Maybe when someone takes a class in intellectual property, that is what they want to actually learn. Are they really there to learn how to read a case??
[Um, yes. Why have law school at all, I wonder? I can give you a VERY good outline of copyright law on the first day of class -- hell, I can even give you a full, verbatim text of "the Law." It's called the Copyright Act. So I can hand that out, and then bring people in on the last day for exams, right? What's the point of all this case-reading BS, anyway?
The answer is that the outline is a useless and lifeless thing. If you don't get that, I'm not bringing you any of my legal work, that's for sure. You can *eye roll* all you want -- but your first day practicing law you will be presented with a legal problem you've never seen before! Uh-oh!! What do you do now? Think about it. DavidP
12.18.2006 11:46am
As a 3L, I've been exposed to reading full cases quite a bit during my 2 1/2 years of law school so far: during first year legal research and writing, moot court competitions, paper writing, journal work, etc. I don't think that my experience is particularly atypical. Essentially any research project in law school is going to require a student to find unedited cases through Lexis or Westlaw and read through them to find the relevant parts to whatever it is they are doing.

I agree that there is value in learning to read a full, unedited case, and that it is a skill that could probably be taught more prominently in law school. Just realize that if you attempt to teach that in a substantive class, it will most likely come at the cost of time that could be spent on the substantive material itself. Also realize that between the looseleaf cases and the pages and pages of case material that are irrelevant to the subject matter, your students will hate you this semester, even if they realize the value of your lesson later on. Also realize that, as CEB alluded to, a large proportion of your students will not get much farther in to those cases than the summaries and headnotes at the beginning of the case--after all, the substantive law is what really matters for purposes of grading.
12.18.2006 11:47am
nelziq (mail):
As a current law student I can tell you that this will hurt your students more than help them. Your students are trying to learn the black letter law, because thats what you are going to test them on. Now if you were actually going to grade their exams on how well they can read a complete case, this would be a good idea, but we both know that that is not the case. To be honest, a student would be wise to completely ignore your assigned readings that are supposedly "good for him" and go find an abridged summary or read a good horn book instead. Well, I don't mean this to sound snide, but I learned some time ago that students actually don't know what's better for them than I do -- that's why I'm the professor and they're not. I practiced law for many years, and I clerked for several years, and I think I know better than my students do what they need to understand in order to be good at those things. No offense, but if you take my class and rely entirely on the abridged summaries and horn books, you will, and should, do very badly. I'm not actually going to test them on "black letter law" -- I'm going to see if they can solve legal problems, which means taking a complicated set of facts, and then finding the relevant principles of law that can be brought to bear on those facts to reach a legal conclusion (Hey! That's what those courts are doing in the cases!! What a coincidence!) If you think you learn how to do that from the hornbooks, I say: good luck to you. DavidP]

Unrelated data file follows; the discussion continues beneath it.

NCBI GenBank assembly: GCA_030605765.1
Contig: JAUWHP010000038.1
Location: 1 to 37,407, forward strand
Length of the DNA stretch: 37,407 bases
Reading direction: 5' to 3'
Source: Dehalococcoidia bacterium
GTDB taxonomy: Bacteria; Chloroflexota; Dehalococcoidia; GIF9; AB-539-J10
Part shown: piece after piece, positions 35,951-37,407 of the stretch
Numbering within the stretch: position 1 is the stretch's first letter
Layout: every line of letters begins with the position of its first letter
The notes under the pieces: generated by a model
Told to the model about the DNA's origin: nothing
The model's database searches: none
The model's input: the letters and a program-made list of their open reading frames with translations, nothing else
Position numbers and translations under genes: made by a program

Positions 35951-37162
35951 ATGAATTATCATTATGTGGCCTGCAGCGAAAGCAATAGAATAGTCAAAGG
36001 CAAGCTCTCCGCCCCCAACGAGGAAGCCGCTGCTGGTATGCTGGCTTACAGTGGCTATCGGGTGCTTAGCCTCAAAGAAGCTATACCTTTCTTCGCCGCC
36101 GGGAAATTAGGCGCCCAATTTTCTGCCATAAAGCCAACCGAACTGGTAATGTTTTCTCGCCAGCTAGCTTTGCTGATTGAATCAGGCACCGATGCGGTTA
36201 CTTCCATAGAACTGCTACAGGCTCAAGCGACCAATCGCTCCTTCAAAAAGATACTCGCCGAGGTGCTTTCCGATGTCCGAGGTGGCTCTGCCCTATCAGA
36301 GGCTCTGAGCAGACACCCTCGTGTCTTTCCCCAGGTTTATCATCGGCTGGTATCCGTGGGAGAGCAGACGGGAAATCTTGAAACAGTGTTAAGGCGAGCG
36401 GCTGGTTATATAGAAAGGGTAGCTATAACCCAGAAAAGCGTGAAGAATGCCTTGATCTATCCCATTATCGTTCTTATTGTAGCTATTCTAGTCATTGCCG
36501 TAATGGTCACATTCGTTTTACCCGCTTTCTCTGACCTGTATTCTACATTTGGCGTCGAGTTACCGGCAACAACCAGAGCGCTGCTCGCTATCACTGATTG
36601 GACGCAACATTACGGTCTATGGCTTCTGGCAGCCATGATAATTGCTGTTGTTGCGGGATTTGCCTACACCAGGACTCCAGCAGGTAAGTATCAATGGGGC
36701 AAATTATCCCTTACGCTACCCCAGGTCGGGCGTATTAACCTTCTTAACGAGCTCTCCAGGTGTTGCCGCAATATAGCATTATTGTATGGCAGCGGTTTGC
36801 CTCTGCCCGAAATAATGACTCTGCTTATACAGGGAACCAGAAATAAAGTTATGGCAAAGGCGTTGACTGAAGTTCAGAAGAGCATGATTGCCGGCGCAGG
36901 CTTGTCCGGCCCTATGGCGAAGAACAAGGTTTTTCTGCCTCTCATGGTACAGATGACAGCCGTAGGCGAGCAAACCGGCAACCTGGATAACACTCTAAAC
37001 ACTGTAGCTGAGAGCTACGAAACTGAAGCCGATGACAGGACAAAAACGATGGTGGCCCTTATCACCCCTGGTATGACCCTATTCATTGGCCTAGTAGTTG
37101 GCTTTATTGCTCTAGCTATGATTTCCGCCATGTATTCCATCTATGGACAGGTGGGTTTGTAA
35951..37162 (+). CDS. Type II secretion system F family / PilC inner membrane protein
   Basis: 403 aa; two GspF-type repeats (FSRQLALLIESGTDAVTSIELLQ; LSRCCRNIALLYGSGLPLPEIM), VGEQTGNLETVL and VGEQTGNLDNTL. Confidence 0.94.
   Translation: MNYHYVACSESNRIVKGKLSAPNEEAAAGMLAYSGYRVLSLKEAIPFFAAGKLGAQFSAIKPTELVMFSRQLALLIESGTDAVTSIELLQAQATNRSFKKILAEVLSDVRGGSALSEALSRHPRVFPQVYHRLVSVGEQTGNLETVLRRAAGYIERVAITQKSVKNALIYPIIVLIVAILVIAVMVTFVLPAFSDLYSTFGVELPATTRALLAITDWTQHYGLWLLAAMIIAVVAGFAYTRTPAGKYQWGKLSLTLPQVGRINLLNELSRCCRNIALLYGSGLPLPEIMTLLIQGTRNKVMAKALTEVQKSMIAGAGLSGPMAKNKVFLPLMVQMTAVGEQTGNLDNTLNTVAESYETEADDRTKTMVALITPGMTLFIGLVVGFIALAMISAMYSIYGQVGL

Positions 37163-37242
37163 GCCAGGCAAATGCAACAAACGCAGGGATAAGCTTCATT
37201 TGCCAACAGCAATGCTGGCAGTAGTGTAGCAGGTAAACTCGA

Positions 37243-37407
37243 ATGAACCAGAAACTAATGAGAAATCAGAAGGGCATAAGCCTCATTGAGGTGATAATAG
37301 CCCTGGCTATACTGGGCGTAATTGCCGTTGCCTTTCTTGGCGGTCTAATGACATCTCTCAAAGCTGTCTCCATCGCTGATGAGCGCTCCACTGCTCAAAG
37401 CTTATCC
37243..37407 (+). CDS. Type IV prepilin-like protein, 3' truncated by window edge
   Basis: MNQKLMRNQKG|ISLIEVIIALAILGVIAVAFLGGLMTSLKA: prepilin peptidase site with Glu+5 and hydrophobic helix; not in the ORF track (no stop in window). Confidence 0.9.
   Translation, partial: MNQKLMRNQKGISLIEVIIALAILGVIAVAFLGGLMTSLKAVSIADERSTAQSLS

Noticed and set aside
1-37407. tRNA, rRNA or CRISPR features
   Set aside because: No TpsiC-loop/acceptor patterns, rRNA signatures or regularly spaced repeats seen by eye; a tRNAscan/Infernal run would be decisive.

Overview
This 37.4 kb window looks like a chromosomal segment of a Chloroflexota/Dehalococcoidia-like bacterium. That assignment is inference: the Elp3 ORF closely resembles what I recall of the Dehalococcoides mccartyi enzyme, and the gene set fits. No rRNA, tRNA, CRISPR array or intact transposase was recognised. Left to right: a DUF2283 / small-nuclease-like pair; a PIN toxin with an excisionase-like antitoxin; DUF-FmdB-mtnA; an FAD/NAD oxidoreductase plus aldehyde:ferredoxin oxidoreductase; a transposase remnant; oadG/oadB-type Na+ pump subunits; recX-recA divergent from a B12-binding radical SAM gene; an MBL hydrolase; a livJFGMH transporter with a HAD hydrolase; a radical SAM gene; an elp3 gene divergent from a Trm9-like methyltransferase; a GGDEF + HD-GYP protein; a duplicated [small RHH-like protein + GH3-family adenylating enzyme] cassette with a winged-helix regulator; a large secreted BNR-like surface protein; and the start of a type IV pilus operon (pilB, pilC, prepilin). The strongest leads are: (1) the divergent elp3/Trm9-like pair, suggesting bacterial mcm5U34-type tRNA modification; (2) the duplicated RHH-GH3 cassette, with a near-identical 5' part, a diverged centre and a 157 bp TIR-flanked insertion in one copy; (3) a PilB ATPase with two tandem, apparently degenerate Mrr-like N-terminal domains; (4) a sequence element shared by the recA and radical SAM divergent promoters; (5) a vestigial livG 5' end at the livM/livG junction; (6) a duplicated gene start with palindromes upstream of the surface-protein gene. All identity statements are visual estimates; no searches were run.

12.18.2006 11:53am
JWR (mail):
I think it's a great idea to hand out copies of the entire text of each assigned opinion. BUT, you should not instruct or expect your students to read that entire text. Give them the entirety of the assigned cases, tell them the subject matter of that assignment (i.e., you're trying to learn the rules about subject X), and let them figure out how much of the case to read and how much of it to skip.

No efficient lawyer that I know reads most cases "from start to finish," even though that can be a useful exercise. They take an entire case (actually, many entire cases) and figure out, on the fly, which 10% or 40% or 90% of the case to read, based on the information they need for the project at hand.

This can be hazardous--you might miss that critical caveat buried in the discussion of some irrelevant point--but it's also absolutely necessary.